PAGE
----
Big Tent Ideas

DAVID BLACKMON: This Might Be The Biden Admin’s Most Ludicrous Idea Yet

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David Blackmon David Blackmon is an energy writer and consultant based in Texas. He spent 40 years in the oil and gas business, where he specialized in public policy and communications.
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No aspect of the vaunted “energy transition” screams out the word “fantasy” quite so starkly as projections that the U.S. will have to install 47,000 miles of new high-capacity transmission lines by 2035.

That’s the assessment not by renewable energy skeptics, but by the enthusiastic promoters of renewables at the U.S. Department of Energy (DOE). (RELATED: DAVID BLACKMON: Another Silly Outburst From The ‘Green’ Globalists)

As part of an assessment published in early March, the DOE stated that much new transmission will be required, assuming moderate load and massive expansion of “green” energy “in line with the future power sector enabled by all currently enacted laws.”

In other words, this is the new capacity that will be required to account for demand growth caused by plans by the Biden administration and liberal state governments to electrify all new buildings, eliminate gas stoves and furnaces, convert coal and natural gas plants to wind and solar, and put millions of new electric vehicles on the road which must be charged regularly.

The challenges faced by developers of a single new transmission line designed to move electricity generated by Wyoming wind projects 732 miles west to demand markets in California help illustrate just how ridiculous this 47,000-mile ambition really is.

The TransWest Transmission Project, made a major priority by the Biden administration, finally kicked off construction this past week, but only after a struggle to obtain rights-of-way, funding and the necessary local, state and federal permits consumed 18 long years.

That number is not a typo. And get this: It is going to take an additional 4 years — until 2027, to build just the first phase of the multi-phase system and place it into service.

According to Deb Haaland, Biden’s very green secretary of the Interior, the kickoff of construction of the TransWest project represents a “momentous milestone” in the administration’s plans to redo the nation’s entire energy sector.

Left unsaid by Ms. Haaland was exactly how she and her fellow Biden officials plan to get the remaining 46,268 new miles of high-capacity transmission permitted over the next few years after the time needed to get this 732-mile project ready to go into its construction phase spanned across four different presidential administrations.

In a report this week, E&E Daily notes that the TransWest developers began the process of obtaining the federal permits for the project no less than 16 years ago, early in the second term of the George W. Bush presidency.

As reported by E&E, “The project faced pushback from some environmental groups over potential impacts on natural resources and from communities and private landowners who did not want power lines crossing their property or impacting their views.”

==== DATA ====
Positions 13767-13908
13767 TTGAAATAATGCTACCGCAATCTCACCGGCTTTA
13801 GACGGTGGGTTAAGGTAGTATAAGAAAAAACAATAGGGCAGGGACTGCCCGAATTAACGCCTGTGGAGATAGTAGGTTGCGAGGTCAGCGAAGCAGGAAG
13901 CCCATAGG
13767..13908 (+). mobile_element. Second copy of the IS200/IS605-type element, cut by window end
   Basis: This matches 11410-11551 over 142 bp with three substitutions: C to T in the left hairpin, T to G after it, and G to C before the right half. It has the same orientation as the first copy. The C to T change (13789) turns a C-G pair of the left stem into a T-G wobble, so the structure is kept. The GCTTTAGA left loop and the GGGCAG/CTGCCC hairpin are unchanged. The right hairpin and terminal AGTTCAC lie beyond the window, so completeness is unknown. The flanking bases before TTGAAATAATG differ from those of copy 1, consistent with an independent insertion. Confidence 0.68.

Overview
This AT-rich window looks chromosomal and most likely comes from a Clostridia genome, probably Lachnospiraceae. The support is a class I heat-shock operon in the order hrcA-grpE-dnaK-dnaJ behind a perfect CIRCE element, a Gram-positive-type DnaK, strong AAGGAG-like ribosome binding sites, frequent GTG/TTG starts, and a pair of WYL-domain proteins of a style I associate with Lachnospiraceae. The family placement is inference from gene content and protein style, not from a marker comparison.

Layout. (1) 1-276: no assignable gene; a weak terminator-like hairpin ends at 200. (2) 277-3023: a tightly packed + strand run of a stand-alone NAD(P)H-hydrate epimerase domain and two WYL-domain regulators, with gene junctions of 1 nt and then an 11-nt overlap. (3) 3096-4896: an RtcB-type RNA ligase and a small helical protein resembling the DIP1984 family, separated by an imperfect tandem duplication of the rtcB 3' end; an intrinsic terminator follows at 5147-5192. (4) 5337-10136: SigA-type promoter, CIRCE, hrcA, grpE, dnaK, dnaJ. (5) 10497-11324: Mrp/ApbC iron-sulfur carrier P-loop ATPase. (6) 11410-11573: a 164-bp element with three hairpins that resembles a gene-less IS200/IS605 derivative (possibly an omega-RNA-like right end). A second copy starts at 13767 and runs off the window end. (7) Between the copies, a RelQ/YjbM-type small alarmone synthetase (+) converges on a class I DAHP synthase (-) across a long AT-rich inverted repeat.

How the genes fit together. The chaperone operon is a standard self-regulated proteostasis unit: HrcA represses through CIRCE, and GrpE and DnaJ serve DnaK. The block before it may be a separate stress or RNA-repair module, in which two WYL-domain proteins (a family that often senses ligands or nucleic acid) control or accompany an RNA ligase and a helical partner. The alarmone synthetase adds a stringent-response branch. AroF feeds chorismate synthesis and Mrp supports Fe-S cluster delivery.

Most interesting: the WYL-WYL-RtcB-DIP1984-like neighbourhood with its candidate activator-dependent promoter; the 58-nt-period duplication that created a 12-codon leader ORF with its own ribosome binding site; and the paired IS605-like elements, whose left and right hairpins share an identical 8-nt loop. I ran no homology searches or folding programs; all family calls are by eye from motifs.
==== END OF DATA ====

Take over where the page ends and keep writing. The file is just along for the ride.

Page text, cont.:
Well, of course it did, and every other project designed to fill in the rest of the 47,000-mile goal will face the same pressures from the same stakeholders, all of whom have the right to object to power lines atop massive, 100-foot-tall towers that will condemn millions of acres of land and become a permanent blot on viewsheds all over the nation.

This is how the American system, and its bill of rights works.

Sen. Joe Manchin and others in congress — mostly Republicans — have stressed the need to reform the federal permitting process, and they are right. But here’s the inconvenient truth about that: Almost all delays that arise for energy-related projects at the federal level derive from major laws that are part of our system’s efforts to protect the environment.

The recent compromise on the debt ceiling contained language that should streamline permitting under the National Environmental Policy Act, but does nothing to reform concerns arising from the Clean Air Act, the Clean Water Act, the Safe Drinking Water Act, the Endangered Species Act and other major environmental laws.

Nor did that language do anything to streamline literally thousands of separate permitting requirements that exist at the state and local levels, all of which will impact each and every transmission project that is proposed.

Anyone who thinks the long timeline and complexities that impacted the TransWest project is somehow an aberration or one-off is almost certainly a person who has no experience in dealing with these Byzantine permitting processes.

Moreover, anyone who thinks the U.S. is going to build out 47,000 miles of new high-capacity transmission lines in 12 years is a person who lives in a fantasy world.

David Blackmon is an energy writer and consultant based in Texas. He spent 40 years in the oil and gas business, where he specialized in public policy and communications.

The views and opinions expressed in this commentary are those of the author and do not reflect the official position of the Daily Caller News Foundation.

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